Section B begins right after Section A, and is played in minor key to achieve a slightly melancholic mood. The range is wide, and some of the phrases in the excerpt are repetitive, but are played with different instruments and have slight variations. The contour both ascends and descends, as the entirety of Part B is made of a series of short phrases played at a constant forte, with some accents. Most of them are in the same range, and end on the same note on which they started. In the individual phrases, the contour generally either:
Ascends and descends in steps
Ascends mostly in steps and then ascends by leaps for the last few notes
The chords are simple and have a little bit of a dissonant quality to them , showing the lives that would be lost in the battle. However, the main mood of the music is bold, proud and strong. These emotions are achieved by the Hardanger fiddle, a traditional Norwegian stringed instrument, as well as the trumpets, horns and lower brass and strings. The brass and the Hardanger fiddle work together, the brass sometimes underlying the Hardanger fiddle and enhancing the battle-lust and courage of the army. The brass and the fiddle play in a way that creates somberness.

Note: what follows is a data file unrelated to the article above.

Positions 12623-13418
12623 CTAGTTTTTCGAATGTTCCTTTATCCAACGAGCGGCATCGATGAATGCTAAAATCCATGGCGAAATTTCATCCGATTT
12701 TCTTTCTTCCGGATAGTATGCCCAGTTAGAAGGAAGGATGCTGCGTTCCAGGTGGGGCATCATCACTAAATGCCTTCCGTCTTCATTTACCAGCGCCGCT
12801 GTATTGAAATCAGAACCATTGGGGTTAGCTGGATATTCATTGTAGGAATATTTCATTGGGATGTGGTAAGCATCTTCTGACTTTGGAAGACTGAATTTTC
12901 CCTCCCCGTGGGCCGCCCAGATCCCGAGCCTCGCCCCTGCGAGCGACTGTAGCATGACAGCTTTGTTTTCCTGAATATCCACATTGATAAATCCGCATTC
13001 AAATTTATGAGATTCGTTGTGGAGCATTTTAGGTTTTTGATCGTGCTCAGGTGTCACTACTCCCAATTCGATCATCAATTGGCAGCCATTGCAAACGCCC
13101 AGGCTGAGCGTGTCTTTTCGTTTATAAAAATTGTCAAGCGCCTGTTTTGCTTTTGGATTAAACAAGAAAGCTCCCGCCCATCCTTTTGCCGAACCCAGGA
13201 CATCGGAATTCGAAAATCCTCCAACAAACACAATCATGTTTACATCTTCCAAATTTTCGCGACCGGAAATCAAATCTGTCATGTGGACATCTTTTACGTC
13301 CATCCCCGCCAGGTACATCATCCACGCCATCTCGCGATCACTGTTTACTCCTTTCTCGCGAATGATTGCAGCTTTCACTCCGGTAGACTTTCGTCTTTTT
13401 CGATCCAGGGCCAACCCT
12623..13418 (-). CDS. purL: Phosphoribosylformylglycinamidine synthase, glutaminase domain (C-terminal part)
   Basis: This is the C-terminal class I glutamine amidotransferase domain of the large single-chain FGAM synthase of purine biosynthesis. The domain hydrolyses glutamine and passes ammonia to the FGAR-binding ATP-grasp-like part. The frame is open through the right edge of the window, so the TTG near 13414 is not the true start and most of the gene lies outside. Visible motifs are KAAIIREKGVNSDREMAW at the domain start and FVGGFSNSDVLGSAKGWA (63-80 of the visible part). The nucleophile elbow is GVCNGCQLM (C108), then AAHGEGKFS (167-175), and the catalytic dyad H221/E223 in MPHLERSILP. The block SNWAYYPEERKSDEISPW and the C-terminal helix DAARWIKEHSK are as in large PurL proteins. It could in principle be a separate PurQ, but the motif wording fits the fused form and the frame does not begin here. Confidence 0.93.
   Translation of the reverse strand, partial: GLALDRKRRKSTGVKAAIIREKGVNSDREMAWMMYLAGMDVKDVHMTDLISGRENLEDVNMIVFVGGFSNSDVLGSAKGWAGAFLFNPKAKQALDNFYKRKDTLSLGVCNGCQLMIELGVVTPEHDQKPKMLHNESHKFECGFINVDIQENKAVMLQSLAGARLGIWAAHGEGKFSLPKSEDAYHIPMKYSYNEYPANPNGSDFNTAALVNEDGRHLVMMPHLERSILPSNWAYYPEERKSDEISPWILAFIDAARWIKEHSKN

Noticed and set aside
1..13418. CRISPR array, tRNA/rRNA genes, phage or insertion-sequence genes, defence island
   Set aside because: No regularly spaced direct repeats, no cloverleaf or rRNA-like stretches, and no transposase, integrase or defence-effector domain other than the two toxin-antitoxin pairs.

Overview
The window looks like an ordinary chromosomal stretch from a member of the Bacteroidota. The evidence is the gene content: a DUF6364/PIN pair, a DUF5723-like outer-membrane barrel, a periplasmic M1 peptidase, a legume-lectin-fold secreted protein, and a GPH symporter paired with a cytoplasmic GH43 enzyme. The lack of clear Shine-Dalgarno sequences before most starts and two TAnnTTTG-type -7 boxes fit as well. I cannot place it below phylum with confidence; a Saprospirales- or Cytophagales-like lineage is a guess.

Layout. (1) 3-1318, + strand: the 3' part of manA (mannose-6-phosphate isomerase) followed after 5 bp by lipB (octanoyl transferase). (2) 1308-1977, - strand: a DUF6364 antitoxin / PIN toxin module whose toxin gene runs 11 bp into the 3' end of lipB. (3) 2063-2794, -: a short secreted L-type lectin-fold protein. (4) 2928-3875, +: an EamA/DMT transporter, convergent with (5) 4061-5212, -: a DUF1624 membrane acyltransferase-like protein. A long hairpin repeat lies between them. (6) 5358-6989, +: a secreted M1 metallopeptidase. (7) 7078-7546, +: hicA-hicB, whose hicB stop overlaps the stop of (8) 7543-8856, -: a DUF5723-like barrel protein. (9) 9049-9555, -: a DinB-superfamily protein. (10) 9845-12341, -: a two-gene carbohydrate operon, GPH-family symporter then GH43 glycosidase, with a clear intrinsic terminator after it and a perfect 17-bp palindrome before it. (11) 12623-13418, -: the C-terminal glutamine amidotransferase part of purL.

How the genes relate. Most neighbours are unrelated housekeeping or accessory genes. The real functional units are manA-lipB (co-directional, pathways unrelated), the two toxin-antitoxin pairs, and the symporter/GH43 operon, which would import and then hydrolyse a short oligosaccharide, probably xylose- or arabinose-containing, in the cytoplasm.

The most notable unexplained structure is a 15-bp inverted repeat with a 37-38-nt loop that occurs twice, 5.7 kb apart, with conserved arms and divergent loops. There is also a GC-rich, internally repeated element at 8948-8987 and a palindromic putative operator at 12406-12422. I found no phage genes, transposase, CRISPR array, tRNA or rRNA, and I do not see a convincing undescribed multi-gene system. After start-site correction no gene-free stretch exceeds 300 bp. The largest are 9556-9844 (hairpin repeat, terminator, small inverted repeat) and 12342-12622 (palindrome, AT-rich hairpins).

The strings and the horns play in legato, keeping the smoothness of the music which represents the unwavering determination of the Rohirrim. The music is slightly desperate, reflecting the impossibility of victory against such a large force. The phrases played by the brass are short, quick and exciting, and usually end with a longer, drawn out note, which provides short rests in the music and stops it from becoming only a series of notes, which would make it too rapid and based on the action. Instead, by doing this, the emotion is maintained throughout their charge. The rhythm is even and on the beat, and there are repeated rhythmic patterns throughout the entire piece.There are also voices in this excerpt: the chants of 'Death' by the Rohirrim as they ride towards the army and the low, guttural grunts of the Orcs add a somberness to the piece. There are three layers: voices, brass and strings, and they all work together. The texture of Section B is thicker than the first section. There are repeated chord patterns in the music which end when the Rohirrim clash into the Orcs. The time signature is 8 beats per bar. The beat of the music is similar to that of Section A, but slower. Other things that make the music expressive in the way it is performed is the similarity of the phrases, which give this excerpt a fluidity in the way they stem from one another. The crescendos and decrescendos in the small phrases also make the music expressive. Section A and Section B together make an engaging, wonderful piece.